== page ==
Helpful Posts: 0
24th October 2008, 04:03 PM
Batch detecting quality in large number of images
I have a large batch of images (in the tens of thousands). They are of varying quality. Some are 300 dpi, 4000 pixels by 6000 pixels. Others are 150 dpi, 4000 pixels by 6000 pixels. The sources of these images vary as well. File sizes range from 5MB jpeg files to 100 MB jpeg files. I can tell that even with some of the large jpeg files, the images were enlarged so that it seems like it would be good to print,. But, in fact, when you go into the image in Photoshop, the resolution just isn't there. How do I detect this for a large number of images?
25th October 2008, 05:57 AM
Re: Batch detecting quality in large number of images
First, there's one thing we need to make clear: a file's image quality is entirely independent of it's DPI setting. Unless you have done substantial resizing, or if the photos were shot with many different cameras, you should be looking solely at the resolution in pixels to assess quality. DPI only comes into play when it is used to determine the size of the print.
Just thinking out loud here...I cannot think of an easy solution:
Since many of your files have been resized and are from different cameras, I would first try to group them based on EXIF information. You could place all of the edited versions in a different folder or give the filen ames a suffix. You could also group these by camera model. There's a number of software programs which will sort photos based on EXIF, which will help make this a little more automated. However, it will still require a lot of intervention...something I think you'll want to avoid with tens of thousands of images.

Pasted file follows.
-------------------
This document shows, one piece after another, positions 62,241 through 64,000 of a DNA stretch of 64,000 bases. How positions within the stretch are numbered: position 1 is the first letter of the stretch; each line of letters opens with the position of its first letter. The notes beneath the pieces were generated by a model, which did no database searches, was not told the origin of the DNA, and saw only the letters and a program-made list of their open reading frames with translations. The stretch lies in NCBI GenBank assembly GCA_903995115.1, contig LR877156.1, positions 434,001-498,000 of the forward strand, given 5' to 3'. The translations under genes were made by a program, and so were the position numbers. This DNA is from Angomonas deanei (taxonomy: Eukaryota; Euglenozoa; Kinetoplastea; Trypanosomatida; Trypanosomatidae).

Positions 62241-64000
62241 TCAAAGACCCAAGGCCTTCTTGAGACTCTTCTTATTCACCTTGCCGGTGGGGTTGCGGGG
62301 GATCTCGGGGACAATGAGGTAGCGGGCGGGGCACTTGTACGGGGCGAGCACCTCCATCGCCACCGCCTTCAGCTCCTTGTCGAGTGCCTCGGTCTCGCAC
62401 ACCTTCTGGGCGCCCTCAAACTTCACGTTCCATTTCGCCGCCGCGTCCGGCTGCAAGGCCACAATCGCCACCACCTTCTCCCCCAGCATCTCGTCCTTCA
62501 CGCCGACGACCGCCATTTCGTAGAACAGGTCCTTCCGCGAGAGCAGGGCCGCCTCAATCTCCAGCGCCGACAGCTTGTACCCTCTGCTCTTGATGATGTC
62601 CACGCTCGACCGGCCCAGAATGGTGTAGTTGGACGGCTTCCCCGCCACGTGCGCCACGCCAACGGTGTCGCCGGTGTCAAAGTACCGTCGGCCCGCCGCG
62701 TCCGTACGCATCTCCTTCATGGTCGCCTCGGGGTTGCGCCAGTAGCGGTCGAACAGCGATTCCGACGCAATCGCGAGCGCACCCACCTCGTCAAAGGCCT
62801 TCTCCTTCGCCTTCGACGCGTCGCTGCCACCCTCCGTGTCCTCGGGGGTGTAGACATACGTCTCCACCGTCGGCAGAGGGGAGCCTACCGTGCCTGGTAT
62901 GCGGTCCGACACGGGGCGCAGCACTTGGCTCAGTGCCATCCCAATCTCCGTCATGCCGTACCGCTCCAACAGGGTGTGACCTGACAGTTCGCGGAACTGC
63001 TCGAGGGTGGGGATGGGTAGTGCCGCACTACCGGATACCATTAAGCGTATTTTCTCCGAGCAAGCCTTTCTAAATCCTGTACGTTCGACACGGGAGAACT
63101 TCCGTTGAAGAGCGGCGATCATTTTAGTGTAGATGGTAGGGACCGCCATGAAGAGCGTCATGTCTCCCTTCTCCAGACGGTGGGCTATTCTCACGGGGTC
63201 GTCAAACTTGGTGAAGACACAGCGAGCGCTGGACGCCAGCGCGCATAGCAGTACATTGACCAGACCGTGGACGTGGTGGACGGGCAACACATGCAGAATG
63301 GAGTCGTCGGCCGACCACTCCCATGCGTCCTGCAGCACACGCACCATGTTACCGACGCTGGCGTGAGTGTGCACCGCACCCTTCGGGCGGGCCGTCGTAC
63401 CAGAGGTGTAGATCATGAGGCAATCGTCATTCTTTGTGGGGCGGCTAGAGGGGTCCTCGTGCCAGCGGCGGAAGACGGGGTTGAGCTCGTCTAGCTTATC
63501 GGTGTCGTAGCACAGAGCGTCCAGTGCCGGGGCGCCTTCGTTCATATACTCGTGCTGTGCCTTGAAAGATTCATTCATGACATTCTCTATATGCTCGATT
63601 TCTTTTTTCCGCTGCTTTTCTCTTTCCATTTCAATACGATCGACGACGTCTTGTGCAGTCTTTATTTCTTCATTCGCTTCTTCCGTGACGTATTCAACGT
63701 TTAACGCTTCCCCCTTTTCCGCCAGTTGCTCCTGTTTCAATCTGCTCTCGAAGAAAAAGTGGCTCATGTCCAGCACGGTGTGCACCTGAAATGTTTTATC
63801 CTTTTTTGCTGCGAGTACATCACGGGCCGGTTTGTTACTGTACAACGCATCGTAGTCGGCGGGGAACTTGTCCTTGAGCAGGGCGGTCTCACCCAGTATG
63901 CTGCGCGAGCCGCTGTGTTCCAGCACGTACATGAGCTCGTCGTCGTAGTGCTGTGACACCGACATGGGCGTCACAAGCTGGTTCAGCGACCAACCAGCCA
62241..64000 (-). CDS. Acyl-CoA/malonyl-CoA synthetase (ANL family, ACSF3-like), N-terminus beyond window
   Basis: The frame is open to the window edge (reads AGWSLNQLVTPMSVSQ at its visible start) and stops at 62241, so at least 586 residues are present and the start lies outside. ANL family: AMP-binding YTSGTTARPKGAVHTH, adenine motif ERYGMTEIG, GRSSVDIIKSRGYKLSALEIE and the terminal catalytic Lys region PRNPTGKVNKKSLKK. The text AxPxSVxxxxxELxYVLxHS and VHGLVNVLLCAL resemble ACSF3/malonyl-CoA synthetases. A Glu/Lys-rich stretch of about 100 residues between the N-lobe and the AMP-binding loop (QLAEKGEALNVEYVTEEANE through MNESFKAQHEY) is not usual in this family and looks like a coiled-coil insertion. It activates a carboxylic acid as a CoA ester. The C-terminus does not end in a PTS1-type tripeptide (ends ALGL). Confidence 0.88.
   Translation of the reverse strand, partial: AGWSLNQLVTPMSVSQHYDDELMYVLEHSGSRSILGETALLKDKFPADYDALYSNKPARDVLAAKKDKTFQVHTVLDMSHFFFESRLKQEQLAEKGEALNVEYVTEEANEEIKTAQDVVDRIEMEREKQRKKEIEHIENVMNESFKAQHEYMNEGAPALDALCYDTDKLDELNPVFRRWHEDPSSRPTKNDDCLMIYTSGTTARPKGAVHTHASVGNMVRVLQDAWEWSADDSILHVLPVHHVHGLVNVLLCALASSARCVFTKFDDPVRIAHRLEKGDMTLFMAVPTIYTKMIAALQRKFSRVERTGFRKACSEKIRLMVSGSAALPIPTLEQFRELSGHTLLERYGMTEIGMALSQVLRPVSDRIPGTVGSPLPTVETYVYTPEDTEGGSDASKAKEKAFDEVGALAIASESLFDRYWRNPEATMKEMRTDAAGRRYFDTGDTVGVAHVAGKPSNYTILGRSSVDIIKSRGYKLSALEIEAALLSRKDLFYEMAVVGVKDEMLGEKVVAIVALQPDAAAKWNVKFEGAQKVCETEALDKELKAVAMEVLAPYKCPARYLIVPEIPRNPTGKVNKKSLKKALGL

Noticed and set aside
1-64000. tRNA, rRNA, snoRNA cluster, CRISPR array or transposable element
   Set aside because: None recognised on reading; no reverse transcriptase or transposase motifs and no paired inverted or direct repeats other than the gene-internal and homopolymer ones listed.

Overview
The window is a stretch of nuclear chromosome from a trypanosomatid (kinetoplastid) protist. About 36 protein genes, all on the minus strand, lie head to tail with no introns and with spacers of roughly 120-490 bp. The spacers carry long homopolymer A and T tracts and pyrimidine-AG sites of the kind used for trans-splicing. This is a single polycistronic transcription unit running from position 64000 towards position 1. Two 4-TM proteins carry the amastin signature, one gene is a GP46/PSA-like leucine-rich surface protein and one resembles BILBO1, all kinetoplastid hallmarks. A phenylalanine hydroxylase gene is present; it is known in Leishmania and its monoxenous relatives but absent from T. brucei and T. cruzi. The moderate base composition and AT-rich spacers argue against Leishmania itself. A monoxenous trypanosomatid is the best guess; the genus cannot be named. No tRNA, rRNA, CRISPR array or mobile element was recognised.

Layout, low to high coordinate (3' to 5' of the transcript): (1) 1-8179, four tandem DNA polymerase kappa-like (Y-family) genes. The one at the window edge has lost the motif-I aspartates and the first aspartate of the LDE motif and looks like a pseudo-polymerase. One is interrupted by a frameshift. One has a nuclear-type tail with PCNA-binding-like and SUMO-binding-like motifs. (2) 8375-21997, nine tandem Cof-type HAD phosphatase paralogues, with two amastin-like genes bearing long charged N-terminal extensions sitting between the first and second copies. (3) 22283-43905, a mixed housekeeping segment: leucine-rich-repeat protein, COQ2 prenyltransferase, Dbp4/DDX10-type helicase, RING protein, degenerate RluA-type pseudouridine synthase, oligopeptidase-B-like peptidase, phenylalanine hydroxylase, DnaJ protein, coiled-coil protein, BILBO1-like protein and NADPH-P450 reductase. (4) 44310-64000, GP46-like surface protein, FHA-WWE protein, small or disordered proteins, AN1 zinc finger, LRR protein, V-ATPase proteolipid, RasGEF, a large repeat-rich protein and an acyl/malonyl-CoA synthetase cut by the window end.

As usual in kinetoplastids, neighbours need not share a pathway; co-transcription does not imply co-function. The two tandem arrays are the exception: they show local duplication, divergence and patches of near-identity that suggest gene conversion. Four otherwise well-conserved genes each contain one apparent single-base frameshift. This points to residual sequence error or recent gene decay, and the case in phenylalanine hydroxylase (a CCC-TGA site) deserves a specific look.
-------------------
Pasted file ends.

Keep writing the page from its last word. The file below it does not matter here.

Another option, which is very crude and brute force, would be to sort the files based on the ratio of their file size to their megapixel count. A higher ratio would mean that in general, the image contains more detail. However, I would guess that some of these files might use different levels of JPEG compression, and some photos might contain smooth skies and little texture or noise (creating a smaller JPEG file at the same resolution) -- hence the preface of this technique being crude and brute force. This would also only work when comparing files with similar megapixel counts, so would likely also not help with what you're trying to do.
Overall, it really depends on what you're trying to do. Would you really ditch a photo because it does not have as much resolution? Are you trying to assess which of many similar photos will make the largest and most detailed print? Are you just trying to figure out which ones to make into large prints and which to save for digital only viewing? All things to consider when sorting the photos...